The New Year's snow chance is still on the maps. The computer models are having difficulties trying to hammer down a track for this storm, but I think we may have a shot at 1-4" of snow. The precipitation amounts are different on all of the models right now, so that's about the best estimate I can offer at this point.
The 12z NAM run is a little warm for us in Louisville, but the track of the low is sufficient to generate a good snow around here if temperatures cooperate. There's a coastal low that may form as well, and that could impact how much precipitation we receive and the storm track.
The 12z GFS run is similar to the NAM, but the low is further east by a few miles. This helps to lower our temperatures a little bit, so we wouldn't have as much rain before the precipitation changes to snow. That coastal low shows up on the GFS as well.
The 12z ECMWF (Euro) is difficult to read because of the large time difference between frames this many days out, but you can see that it favors the low pushing further east and pushing off the coast.
Here's what the NWS in Louisville says about this system:
SO...WHAT KIND OF PRECIPITATION WILL IT BE? THAT IS A DIFFICULT QUESTION TO ANSWER AT THIS TIME. TAKING OUR BEST SHOT...FOR WEDNESDAY THROUGH THURSDAY IT LOOKS LIKE THE NORTHERN SECTIONS OF THE AREA /SOUTHERN INDIANA AND NORTHERN KENTUCKY/ COULD SEE PRIMARILY SNOW WITH SOME RAIN MIXING IN DURING THE WARMEST AFTERNOON HOURS. CENTRAL PORTIONS LOOK TO BE A RAIN/SNOW MIX...AND SOUTHERN KENTUCKY SHOULD SEE MOSTLY RAIN WITH SOME SNOW MIXED IN WEDNESDAY NIGHT.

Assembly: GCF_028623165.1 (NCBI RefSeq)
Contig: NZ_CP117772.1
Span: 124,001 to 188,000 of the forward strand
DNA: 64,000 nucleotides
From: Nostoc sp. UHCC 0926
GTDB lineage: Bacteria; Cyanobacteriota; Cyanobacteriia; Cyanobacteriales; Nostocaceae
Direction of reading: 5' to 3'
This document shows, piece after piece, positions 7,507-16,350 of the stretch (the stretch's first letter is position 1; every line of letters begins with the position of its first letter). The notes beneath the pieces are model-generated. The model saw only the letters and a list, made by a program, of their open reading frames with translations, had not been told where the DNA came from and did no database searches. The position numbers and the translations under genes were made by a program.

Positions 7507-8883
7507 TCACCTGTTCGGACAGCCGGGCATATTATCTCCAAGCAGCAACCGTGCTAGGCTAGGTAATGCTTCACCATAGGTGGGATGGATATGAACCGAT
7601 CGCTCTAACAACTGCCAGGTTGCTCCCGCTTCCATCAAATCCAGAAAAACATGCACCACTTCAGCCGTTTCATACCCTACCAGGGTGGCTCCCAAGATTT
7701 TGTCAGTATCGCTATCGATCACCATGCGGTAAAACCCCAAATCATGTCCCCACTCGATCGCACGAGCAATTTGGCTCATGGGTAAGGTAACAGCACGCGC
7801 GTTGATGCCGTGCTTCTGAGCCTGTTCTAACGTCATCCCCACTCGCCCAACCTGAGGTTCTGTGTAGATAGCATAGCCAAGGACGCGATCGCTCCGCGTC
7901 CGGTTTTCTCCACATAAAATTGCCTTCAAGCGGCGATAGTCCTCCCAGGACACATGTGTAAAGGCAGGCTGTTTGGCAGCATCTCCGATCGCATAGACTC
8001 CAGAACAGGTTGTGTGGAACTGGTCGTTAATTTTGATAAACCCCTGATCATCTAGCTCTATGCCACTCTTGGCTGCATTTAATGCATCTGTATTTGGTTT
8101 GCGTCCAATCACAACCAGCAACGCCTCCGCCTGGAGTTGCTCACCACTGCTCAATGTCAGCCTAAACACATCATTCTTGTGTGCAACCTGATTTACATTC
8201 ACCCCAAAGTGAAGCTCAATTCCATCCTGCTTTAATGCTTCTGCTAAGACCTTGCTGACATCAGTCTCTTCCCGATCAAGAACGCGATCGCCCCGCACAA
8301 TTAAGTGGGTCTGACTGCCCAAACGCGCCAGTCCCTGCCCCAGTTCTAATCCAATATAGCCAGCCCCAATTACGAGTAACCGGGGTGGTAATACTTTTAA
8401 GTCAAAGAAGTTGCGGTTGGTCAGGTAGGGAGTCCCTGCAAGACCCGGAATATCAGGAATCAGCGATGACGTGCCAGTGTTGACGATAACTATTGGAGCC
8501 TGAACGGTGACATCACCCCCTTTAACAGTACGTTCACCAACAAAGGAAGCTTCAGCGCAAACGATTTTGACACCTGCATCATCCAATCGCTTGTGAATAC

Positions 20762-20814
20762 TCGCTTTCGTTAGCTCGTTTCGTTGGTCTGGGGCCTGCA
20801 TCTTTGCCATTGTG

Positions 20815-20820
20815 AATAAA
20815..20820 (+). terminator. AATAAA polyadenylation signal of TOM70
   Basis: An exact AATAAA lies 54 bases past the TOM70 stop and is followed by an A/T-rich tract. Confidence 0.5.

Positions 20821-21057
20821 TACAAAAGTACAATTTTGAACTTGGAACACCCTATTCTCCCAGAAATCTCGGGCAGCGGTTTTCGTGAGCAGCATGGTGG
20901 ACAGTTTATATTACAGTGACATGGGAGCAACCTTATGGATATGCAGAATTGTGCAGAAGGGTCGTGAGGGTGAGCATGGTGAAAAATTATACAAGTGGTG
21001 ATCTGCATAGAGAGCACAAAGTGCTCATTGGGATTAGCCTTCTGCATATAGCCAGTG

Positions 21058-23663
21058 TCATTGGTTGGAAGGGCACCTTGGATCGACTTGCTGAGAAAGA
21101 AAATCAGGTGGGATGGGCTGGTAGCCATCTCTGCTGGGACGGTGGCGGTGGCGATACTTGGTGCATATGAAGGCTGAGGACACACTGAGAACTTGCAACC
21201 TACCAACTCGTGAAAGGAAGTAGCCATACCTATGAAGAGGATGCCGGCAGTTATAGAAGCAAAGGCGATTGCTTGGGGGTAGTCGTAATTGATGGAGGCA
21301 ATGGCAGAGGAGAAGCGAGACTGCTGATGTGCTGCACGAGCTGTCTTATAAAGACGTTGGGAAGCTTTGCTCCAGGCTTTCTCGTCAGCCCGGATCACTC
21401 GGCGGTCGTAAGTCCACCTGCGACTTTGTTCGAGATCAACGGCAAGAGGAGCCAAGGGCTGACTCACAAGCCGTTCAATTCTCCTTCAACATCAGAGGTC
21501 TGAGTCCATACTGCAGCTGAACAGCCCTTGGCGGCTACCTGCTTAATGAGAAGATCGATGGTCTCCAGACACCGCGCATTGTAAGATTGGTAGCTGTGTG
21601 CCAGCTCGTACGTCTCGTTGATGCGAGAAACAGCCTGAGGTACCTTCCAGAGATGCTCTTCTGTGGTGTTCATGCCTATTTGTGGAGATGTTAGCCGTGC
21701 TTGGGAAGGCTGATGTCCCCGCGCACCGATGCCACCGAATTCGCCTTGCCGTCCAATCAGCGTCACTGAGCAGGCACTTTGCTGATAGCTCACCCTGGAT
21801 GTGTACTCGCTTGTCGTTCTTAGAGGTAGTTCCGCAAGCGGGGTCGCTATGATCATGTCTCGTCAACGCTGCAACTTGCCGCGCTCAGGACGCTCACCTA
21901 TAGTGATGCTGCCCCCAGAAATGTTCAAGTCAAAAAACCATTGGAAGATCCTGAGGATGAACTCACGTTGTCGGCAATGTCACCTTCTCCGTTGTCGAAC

CANNOT SAY WITH CONFIDENCE YET JUST HOW MUCH SNOW WILL FALL...BUT IT DOES LOOK LIKE ACCUMULATING SNOWS WILL BE POSSIBLE LATER THIS WEEK JUST ABOUT EVERYWHERE. STAY TUNED.
From what I've seen, I think we may start with a period of light rain on Wednesday evening as the low approaches the area. Cooler temperatures should filter in and change everything to snow by late Thursday as the low moves to our east. How much snow falls on Thursday and Friday will be determined by the track of the low as it moves northward. If this storm rides up the west of the Appalachians, expect more snow than if the storm moves out to sea or if the coastal low overpowers it. I still say this will be a widespread light snow event, but there's still quite a bit of wiggle room for precipitation amounts and storm track at this point.